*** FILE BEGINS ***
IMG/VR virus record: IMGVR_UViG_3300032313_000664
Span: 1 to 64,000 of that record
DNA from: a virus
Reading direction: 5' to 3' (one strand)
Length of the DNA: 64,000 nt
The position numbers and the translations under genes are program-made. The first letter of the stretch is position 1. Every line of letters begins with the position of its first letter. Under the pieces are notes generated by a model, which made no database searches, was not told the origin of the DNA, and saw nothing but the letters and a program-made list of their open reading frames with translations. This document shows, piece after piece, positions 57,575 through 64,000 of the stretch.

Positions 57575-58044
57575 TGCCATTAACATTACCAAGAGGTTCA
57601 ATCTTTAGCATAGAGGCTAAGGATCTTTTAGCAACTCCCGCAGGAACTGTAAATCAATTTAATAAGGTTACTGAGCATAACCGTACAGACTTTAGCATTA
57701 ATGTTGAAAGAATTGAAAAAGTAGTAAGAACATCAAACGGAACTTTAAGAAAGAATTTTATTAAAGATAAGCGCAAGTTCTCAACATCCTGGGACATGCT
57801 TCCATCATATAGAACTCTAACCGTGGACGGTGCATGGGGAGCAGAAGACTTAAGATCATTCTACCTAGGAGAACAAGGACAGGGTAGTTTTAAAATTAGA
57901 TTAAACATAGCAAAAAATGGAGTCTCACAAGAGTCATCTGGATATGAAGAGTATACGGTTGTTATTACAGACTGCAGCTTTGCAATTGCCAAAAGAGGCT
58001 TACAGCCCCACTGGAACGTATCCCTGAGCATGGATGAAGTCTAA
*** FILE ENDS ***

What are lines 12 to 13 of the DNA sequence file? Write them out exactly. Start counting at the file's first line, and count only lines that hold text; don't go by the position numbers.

57901 TTAAACATAGCAAAAAATGGAGTCTCACAAGAGTCATCTGGATATGAAGAGTATACGGTTGTTATTACAGACTGCAGCTTTGCAATTGCCAAAAGAGGCT
58001 TACAGCCCCACTGGAACGTATCCCTGAGCATGGATGAAGTCTAA